A view from Gideon Spanier

Lessons to be learned from Media Week Awards

The results of last week's sold-out Media Week Awards can tell us a lot about the state of British media in 2015.

A ten-year-old independent, the7stars, won Agency of the Year not only because of its new-business record but also because the judges were impressed by its open culture that gives staff the freedom to be "slightly anarchic", with a profit share that is spread evenly.

Channel 4 won Sales Team of the Year, proving that a state-owned not-for-profit can be commercially innovative. (Is John Whittingdale listening?)

And OMD UK, part of a big agency group, collected the most awards, including the Grand Prix for its striking work with Channel 4 on Humans.

These awards matter to media people because they are judged by the harshest audience – their own peer group. And the results were always likely to provoke debate. Some eyebrows were raised that the7stars should win Agency of the Year without picking up any category awards. But Guardian Labs’ Anna Watkins, the co-chair of judges, makes the point that the Agency of the Year judges did not know the outcome of the other awards.

It’s not easy to compare the7stars and MediaCom, which is part of a global network and made a very professional case with its new-business record. But it has to be a positive if an independent can thrive at a time of media consolidation – particularly when there hasn’t been another independent Agency of the Year winner since Naked Communications more than a decade ago.

Judging Sales Team of the Year was even harder, according to M2M’s Alistair MacCallum, the other co-chair, because the range of shortlisted media owners was so varied, from online (Facebook, Auto Trader) and outdoor (JCDecaux) to TV (Channel 4, ITV) and news (the Telegraph), all with very different business models.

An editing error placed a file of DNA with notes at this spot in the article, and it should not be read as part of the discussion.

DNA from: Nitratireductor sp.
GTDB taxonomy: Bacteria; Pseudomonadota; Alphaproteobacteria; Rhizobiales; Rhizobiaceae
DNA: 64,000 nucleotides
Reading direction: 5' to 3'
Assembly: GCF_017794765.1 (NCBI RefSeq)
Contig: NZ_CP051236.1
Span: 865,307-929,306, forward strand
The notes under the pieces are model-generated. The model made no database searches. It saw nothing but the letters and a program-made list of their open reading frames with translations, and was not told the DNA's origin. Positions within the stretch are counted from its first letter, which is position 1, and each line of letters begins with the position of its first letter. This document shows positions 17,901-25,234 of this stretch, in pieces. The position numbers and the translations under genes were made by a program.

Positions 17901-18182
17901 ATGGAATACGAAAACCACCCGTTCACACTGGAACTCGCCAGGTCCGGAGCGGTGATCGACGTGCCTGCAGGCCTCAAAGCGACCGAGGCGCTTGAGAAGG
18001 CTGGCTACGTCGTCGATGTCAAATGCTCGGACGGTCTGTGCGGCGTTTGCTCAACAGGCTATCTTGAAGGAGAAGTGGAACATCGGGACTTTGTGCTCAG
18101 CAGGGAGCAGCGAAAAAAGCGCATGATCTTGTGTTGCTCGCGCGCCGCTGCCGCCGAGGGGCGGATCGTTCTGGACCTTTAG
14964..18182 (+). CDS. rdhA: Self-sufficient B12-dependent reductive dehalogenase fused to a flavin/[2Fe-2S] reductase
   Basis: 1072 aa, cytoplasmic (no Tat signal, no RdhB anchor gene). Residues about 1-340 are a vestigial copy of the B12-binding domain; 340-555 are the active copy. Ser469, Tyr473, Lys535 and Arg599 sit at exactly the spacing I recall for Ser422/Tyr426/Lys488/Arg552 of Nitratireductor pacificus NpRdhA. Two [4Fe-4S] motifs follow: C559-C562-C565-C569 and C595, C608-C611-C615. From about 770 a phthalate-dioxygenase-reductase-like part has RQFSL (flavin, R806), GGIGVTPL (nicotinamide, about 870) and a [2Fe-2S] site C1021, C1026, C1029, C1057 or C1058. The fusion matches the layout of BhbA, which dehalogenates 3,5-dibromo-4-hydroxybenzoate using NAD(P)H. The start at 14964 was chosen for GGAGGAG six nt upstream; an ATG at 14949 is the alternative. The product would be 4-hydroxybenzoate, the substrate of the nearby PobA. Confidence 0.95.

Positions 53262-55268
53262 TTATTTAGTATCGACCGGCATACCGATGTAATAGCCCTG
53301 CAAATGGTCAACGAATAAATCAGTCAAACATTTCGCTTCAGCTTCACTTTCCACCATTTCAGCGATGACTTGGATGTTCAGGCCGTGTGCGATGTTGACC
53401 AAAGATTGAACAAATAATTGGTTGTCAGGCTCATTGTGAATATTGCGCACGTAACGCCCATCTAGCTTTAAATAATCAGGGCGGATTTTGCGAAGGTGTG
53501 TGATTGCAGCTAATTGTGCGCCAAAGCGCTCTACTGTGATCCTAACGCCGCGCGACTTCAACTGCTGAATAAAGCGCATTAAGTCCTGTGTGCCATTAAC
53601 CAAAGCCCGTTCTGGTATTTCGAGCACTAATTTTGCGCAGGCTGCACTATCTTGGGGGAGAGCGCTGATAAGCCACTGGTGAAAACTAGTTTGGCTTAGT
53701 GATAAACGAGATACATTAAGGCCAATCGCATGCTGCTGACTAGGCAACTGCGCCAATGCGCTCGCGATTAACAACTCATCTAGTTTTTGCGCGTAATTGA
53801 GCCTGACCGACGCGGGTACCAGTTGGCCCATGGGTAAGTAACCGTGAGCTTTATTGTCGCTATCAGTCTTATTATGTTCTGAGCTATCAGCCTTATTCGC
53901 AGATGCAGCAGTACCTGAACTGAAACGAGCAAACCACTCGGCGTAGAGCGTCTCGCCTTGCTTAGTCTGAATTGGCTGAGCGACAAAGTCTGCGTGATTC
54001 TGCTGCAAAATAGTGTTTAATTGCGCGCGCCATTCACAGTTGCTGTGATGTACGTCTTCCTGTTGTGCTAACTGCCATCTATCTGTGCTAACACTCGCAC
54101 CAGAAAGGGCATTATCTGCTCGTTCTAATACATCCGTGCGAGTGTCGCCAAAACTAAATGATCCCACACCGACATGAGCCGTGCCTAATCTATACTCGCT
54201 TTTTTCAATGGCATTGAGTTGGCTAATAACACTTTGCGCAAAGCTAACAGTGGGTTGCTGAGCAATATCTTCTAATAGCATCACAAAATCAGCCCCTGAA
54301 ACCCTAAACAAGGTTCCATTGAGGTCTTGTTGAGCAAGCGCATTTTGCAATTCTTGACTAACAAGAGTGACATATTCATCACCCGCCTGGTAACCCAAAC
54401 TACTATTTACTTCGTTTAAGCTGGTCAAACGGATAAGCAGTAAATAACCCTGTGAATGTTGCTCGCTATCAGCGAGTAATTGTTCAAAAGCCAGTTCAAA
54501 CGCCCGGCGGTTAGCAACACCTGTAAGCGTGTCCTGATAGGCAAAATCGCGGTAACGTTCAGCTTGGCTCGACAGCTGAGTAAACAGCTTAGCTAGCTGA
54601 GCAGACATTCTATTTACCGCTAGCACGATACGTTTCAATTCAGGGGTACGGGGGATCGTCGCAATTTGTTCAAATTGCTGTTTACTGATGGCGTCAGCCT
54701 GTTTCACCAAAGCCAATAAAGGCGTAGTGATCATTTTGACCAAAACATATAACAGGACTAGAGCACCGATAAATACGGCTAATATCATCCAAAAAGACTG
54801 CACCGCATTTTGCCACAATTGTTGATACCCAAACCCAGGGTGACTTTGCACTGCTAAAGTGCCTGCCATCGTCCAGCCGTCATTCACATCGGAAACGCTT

The modern media owner is changing fast as it becomes more involved in the creation and execution of content for brands. Think of the Telegraph’s award-winning partnership with Kenco that involved sending journalists to Honduras to report on the coffee brand’s work with gangs.

We hear a lot about how the media business is increasingly global, yet the feedback from the judges was that many of the entries for International Campaign of the Year were not genuinely global and failed to explain how the work was tweaked to suit each country.

I can’t take any credit or blame for this year’s awards as I have only just joined as the head of media at Campaign and editor of Media Week. But we want to ensure next year’s awards do an even better job of defining each category, identifying the key criteria and celebrating the best work. Please get in touch with suggestions.